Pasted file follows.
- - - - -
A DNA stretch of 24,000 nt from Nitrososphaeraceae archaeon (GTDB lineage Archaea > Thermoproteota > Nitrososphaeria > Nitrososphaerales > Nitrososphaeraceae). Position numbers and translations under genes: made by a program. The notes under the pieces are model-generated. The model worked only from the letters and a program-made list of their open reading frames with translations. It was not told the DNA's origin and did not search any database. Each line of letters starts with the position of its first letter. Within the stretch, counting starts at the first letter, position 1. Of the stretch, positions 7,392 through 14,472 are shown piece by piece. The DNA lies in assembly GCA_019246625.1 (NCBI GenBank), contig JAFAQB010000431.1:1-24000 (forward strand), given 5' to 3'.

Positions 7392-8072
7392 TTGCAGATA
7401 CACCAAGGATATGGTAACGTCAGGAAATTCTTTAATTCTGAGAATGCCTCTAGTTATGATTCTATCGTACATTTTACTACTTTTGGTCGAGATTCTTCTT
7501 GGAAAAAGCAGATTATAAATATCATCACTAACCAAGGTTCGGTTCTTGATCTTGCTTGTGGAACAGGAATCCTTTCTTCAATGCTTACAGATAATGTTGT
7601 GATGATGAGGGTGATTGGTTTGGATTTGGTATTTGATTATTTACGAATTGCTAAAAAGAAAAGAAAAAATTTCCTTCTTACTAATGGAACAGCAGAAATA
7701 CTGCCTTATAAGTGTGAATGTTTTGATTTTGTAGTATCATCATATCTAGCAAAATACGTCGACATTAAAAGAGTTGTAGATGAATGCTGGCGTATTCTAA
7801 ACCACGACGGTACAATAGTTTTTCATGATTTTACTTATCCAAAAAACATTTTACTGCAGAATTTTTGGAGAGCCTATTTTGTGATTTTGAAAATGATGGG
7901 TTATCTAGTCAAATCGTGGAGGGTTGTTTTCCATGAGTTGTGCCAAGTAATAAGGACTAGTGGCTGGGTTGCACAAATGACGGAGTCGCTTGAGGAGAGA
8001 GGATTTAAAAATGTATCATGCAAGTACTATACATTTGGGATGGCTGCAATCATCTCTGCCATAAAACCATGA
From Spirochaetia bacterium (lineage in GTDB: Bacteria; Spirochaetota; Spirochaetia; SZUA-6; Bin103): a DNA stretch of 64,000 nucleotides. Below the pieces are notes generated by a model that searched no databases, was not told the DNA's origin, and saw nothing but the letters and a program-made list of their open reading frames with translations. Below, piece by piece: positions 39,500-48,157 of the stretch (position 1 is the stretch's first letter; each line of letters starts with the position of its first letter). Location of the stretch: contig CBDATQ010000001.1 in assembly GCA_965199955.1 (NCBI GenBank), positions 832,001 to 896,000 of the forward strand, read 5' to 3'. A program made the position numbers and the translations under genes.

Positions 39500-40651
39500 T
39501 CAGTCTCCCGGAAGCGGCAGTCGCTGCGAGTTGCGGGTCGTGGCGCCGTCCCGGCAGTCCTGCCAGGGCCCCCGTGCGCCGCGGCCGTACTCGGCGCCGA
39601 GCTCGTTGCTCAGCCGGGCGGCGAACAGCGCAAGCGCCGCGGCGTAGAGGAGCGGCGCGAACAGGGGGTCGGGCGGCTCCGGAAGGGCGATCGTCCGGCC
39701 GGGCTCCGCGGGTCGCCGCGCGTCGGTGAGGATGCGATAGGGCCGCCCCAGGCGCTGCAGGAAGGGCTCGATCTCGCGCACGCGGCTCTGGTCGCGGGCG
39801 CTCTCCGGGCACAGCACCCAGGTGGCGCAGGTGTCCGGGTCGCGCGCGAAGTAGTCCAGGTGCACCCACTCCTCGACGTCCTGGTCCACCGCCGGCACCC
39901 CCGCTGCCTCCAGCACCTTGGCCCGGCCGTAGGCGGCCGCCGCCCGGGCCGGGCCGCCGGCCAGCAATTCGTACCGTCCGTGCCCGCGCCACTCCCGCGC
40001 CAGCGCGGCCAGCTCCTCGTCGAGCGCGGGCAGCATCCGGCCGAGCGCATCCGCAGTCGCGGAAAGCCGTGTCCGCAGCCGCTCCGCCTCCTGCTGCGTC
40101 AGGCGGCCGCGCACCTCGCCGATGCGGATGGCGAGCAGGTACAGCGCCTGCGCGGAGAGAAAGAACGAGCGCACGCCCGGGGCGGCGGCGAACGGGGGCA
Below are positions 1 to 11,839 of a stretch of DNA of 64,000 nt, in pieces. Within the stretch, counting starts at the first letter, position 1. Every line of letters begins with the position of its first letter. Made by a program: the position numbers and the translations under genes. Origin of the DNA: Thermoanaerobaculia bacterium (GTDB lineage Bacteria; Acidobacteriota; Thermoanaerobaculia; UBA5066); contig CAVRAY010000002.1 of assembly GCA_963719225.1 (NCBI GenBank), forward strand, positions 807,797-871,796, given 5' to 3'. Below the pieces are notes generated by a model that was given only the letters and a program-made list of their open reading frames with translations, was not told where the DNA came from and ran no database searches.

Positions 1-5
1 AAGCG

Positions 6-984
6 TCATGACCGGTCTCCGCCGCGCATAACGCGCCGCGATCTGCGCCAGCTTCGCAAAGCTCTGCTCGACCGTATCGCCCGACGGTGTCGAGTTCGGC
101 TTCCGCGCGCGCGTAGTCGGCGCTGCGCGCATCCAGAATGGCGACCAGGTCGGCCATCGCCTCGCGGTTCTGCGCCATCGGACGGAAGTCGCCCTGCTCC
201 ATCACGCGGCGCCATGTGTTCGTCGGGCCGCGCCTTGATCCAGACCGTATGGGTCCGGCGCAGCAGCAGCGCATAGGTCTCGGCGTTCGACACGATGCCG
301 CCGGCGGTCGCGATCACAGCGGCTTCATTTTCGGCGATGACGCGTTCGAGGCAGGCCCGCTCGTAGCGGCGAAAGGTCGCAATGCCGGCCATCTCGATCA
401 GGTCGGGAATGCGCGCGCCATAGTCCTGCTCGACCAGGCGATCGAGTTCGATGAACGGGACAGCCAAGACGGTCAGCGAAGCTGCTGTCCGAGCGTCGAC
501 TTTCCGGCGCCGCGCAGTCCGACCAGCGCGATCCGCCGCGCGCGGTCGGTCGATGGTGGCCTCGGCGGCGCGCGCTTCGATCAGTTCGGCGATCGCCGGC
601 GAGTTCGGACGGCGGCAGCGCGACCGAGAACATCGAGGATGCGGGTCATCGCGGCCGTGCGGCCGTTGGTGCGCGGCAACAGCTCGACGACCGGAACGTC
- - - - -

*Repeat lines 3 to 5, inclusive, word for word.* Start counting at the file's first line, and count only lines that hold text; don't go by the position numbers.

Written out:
7392 TTGCAGATA
7401 CACCAAGGATATGGTAACGTCAGGAAATTCTTTAATTCTGAGAATGCCTCTAGTTATGATTCTATCGTACATTTTACTACTTTTGGTCGAGATTCTTCTT
7501 GGAAAAAGCAGATTATAAATATCATCACTAACCAAGGTTCGGTTCTTGATCTTGCTTGTGGAACAGGAATCCTTTCTTCAATGCTTACAGATAATGTTGT